Many things can get in the way of your fitness regime. Suffering an injury, taking a break to focus on something else, or simply losing interest. Most recently, Ramadan has been underway and has meant a month of fasting and a more relaxed lifestyle for many. The question is, how soon and to what level will you get out of shape if you stop exercising?

Like many health-related questions, there are lots of determining factors that influence an answer that might suit any one individual.

Short breaks

If you’re a devoted and highly-trained athlete, then it’s likely you’ll notice a bigger drop in your performance levels than those who train recreationally.

You probably won’t notice much of a difference if you simply trained for a few months before your sabbatical. If you’ve been training for a year or longer, you may find that your endurance levels have dropped substantially.

Muscle strength will most likely not be affected. After a short break, it’s usually simple to bring your statistics back up to speed. However, some athletes, particularly those who are well-trained, may notice a reduction in power after a brief pause.

Due to decreased water retention, a decrease in muscle glycogen may cause your muscles to look smaller. It may also cause you to become weary more quickly when you return to exercise. There’s no need to be concerned; once you’re back on track, this impact will swiftly reverse.

The hips, trunk, and spine may experience a loss of flexibility. That means when you return after three weeks of no training, that position you had finally nailed in your yoga class might be a bit more difficult!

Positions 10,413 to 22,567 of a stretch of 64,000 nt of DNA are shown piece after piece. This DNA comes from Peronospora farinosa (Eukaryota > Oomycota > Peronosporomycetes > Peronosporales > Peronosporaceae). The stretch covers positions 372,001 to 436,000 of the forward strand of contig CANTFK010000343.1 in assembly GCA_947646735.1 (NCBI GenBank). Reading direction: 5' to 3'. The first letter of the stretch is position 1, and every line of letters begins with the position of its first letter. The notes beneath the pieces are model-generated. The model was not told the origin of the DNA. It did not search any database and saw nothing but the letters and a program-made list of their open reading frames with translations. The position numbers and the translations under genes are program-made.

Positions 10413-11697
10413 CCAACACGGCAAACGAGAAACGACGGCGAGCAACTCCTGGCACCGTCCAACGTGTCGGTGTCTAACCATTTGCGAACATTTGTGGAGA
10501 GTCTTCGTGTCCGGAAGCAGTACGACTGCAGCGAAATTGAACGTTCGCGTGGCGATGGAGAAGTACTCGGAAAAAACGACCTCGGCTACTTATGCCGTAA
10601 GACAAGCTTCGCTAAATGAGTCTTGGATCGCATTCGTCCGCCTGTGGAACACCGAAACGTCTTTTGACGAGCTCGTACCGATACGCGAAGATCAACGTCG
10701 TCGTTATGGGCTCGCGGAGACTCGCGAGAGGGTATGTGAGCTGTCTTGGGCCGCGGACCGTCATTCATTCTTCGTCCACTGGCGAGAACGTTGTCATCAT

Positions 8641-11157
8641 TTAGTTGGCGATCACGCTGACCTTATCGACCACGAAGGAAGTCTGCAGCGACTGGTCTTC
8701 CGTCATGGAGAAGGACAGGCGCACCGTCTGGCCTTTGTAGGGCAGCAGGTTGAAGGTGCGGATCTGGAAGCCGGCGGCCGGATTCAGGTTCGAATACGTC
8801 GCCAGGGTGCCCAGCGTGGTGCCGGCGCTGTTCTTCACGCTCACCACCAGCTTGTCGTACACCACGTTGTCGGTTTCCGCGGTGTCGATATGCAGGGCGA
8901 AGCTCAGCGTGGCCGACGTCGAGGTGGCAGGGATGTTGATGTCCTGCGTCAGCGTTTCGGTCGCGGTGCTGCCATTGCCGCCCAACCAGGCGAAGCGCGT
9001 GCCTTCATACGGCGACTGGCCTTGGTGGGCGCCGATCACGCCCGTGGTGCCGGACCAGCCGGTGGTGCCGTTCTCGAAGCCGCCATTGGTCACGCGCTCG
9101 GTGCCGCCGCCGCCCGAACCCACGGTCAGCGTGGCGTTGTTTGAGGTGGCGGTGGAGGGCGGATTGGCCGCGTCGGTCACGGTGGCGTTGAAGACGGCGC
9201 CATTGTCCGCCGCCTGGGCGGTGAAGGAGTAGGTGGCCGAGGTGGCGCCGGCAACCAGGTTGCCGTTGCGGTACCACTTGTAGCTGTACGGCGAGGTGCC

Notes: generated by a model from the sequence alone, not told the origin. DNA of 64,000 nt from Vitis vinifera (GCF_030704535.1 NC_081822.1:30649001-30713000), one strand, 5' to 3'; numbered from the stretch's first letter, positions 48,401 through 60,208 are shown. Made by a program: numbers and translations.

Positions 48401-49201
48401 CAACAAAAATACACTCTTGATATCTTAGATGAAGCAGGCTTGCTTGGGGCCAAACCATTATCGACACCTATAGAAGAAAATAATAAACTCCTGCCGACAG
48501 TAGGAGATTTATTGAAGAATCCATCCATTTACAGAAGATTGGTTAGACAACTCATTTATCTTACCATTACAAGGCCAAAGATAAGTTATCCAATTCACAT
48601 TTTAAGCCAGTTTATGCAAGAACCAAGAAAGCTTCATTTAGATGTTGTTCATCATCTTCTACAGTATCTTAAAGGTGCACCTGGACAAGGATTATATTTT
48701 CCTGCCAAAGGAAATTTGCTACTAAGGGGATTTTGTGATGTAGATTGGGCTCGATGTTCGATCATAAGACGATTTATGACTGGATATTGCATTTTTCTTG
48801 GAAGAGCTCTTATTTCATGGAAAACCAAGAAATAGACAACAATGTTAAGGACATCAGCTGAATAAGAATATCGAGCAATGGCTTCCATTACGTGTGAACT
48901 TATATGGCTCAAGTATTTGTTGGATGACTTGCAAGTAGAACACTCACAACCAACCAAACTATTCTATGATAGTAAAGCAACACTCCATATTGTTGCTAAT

Long breaks

After a longer break, you will notice a significant drop in your performance levels and you may even return to your pre-trained state. You might be at risk of losing all your cardio levels because the functioning of your whole cardiorespiratory system is slowly returning to its original state.

The decrease of lean muscle mass begins gradually. This is physiologically similar to the regular ageing process. When it comes to strength, the evidence is mixed. The pace at which you lose strength appears to be dependent on how many years or months of training you have completed, the sort of training you have completed, and your age.

Despite the fact that muscle mass declines, it does not “transform into fat.” A prolonged rest, on the other hand, may undo the fat-burning benefits of earlier exercise. It’s difficult to say if exercising, calorie restriction, or a combination of the two has a greater impact on fat metabolism. So, whether you gain weight or not during your break is determined by your metabolism and eating habits.

Can the negative effects be minimised?

If you know a break away from your fitness goals is on its way, then it’s not all doom and gloom.

We would recommend upping the intensity of your workouts if it means reducing the frequency of them. If you’re injured, always go to a medical professional first to get their advice on what you can do and what you shouldn’t. Depending on the injury, swimming can be a great activity for preserving fitness levels.

Throughout it all, it’s hugely important that your diet is taken care of so that you can give your body all of the correct nutrition it needs to stay healthy and energised.

Are you ready to get back into a life of health and wellbeing? Get in touch with FLOW Wellness Group today to find out more about how we can help.

In wellness,

Coach Andrew

A healthy lifestyle starts in the kitchen

Get your free protein recipe book